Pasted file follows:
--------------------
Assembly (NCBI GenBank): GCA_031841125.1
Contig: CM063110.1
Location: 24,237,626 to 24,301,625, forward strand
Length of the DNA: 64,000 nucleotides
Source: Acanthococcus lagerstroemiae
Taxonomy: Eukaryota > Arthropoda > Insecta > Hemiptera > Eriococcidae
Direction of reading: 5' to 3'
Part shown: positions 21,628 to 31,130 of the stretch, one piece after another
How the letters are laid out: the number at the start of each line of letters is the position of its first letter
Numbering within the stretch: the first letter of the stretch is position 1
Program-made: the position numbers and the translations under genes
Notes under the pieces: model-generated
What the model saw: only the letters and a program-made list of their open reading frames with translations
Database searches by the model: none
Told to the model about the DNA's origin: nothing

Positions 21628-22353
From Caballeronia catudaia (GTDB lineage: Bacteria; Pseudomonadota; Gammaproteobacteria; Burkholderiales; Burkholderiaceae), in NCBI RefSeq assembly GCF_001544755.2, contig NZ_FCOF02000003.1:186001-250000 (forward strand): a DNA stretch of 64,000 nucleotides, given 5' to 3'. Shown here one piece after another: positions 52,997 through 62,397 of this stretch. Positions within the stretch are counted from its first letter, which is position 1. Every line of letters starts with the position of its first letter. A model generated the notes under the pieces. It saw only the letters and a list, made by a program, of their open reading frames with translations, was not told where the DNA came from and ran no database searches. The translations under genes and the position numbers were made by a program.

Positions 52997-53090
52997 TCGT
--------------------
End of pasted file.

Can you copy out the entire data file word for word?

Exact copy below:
Assembly (NCBI GenBank): GCA_031841125.1
Contig: CM063110.1
Location: 24,237,626 to 24,301,625, forward strand
Length of the DNA: 64,000 nucleotides
Source: Acanthococcus lagerstroemiae
Taxonomy: Eukaryota > Arthropoda > Insecta > Hemiptera > Eriococcidae
Direction of reading: 5' to 3'
Part shown: positions 21,628 to 31,130 of the stretch, one piece after another
How the letters are laid out: the number at the start of each line of letters is the position of its first letter
Numbering within the stretch: the first letter of the stretch is position 1
Program-made: the position numbers and the translations under genes
Notes under the pieces: model-generated
What the model saw: only the letters and a program-made list of their open reading frames with translations
Database searches by the model: none
Told to the model about the DNA's origin: nothing

Positions 21628-22353
From Caballeronia catudaia (GTDB lineage: Bacteria; Pseudomonadota; Gammaproteobacteria; Burkholderiales; Burkholderiaceae), in NCBI RefSeq assembly GCF_001544755.2, contig NZ_FCOF02000003.1:186001-250000 (forward strand): a DNA stretch of 64,000 nucleotides, given 5' to 3'. Shown here one piece after another: positions 52,997 through 62,397 of this stretch. Positions within the stretch are counted from its first letter, which is position 1. Every line of letters starts with the position of its first letter. A model generated the notes under the pieces. It saw only the letters and a list, made by a program, of their open reading frames with translations, was not told where the DNA came from and ran no database searches. The translations under genes and the position numbers were made by a program.

Positions 52997-53090
52997 TCGT